The following code will accomplish the same thing as above; however, since there is no compile-time dependency on the OpportunityTeamMember object, it can still be installed in orgs that haven’t enabled Sales Teams. The code will be bypassed if the object doesn’t exist.

Account acc = new Account(Name = 'My Account');
insert acc;
Opportunity oppty = new Opportunity(CloseDate = Date.today()+ 1, Amount = 100, Name = 'Oppty Name', StageName = 'Prospecting', AccountId = acc.Id);
insert oppty;
SObjectType stype = Schema.getGlobalDescribe().get('OpportunityTeamMember');
if (stype != null) {
SObject obj = stype.newSObject();
obj.put('UserId', UserInfo.getUserId());
obj.put('TeamMemberRole', 'Role');
insert obj;
} else {
// Sales teams not enabled

The approach of querying for the presence of certain domain objects can be used generally with most optional features. Entire objects graphs are present when features such as Territory management are enabled. Most of the Salesforce object domains are listed here.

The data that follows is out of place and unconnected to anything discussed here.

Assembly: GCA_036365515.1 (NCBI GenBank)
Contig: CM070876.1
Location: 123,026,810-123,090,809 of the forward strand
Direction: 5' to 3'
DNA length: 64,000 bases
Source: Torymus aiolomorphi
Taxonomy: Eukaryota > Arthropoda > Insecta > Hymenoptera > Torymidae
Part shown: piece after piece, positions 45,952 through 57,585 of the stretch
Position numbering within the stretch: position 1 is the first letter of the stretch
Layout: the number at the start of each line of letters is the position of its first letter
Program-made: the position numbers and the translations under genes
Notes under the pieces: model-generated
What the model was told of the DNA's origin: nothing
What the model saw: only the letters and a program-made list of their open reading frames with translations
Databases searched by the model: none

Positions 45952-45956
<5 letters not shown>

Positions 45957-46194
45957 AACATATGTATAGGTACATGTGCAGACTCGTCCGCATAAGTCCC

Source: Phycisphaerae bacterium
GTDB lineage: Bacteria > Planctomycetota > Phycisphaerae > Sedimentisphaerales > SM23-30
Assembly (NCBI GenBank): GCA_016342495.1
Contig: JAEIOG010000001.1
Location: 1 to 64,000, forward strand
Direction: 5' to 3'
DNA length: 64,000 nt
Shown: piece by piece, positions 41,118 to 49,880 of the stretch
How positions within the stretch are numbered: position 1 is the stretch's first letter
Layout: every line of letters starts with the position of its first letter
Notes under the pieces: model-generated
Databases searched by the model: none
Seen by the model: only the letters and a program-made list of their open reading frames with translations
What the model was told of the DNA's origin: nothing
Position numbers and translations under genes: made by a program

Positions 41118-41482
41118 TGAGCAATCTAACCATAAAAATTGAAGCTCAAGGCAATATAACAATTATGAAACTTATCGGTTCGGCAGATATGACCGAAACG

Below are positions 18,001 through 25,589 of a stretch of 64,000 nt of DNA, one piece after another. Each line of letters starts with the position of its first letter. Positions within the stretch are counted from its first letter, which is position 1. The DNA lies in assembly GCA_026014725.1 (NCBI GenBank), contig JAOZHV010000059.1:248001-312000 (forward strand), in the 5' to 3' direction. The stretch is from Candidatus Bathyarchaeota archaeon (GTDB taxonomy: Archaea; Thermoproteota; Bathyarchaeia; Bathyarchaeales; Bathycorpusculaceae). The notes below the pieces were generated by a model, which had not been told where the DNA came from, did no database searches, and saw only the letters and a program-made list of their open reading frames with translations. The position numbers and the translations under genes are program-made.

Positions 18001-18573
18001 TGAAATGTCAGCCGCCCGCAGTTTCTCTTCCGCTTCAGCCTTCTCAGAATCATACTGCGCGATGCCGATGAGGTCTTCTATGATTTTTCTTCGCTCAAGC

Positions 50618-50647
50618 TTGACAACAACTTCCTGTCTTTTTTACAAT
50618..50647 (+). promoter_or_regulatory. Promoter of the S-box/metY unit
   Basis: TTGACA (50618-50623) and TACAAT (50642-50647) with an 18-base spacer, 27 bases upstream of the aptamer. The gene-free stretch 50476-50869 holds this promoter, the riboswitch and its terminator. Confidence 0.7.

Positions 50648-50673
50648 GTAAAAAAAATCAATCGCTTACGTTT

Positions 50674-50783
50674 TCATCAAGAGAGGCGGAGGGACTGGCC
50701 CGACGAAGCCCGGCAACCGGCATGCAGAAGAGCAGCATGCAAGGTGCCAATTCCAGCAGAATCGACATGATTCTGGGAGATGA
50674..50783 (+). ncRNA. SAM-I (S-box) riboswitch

Person accounts are an optional feature of the platform that is very useful in B2C environments. A PersonAccount has an Account and a Contact record effectively “joined” as one. PersonAccount objects have the contact fields available on the Account object. Statically referencing PersonAccount fields will result in an AppExchange package that only functions with Person Accounts.

Dynamic referencing allows you to build one package that adapts to its environment. This is particularly critical when building an extension to Health Cloud or Financial Services Cloud which can be configured to work with or without Person Accounts. The following code shows how Salesforce can be queried to find out if Person Accounts are enabled — and if so, whether Health Cloud has been configured to use Person Accounts. The code will refer to an Apex “Person” class that is dynamically populated with either Person Account Fields or Account Fields and a related Contact’s Fields.

boolean isPersonAccountEnabled = Schema.sObjectType.Account.fields.getMap().containsKey('IsPersonAccount');
boolean usePersonAccount = false;
if (isPersonAccountEnabled) {
HealthCloudGA__UsePersonAccount__c upa = HealthCloudGA__UsePersonAccount__c.getInstance();
usePersonAccount = (upa != null && upa.HealthCloudGA__Enable__c);
Person individual = new Person();
if (usePersonAccount) {
String soql = 'Select Id, FirstName, LastName, PersonEmail, PersonContactId, PersonMailingStreet, PersonMailingCity, PersonMailingState, PersonMailingPostalCode, PersonBirthDate, PersonHomePhone from Account';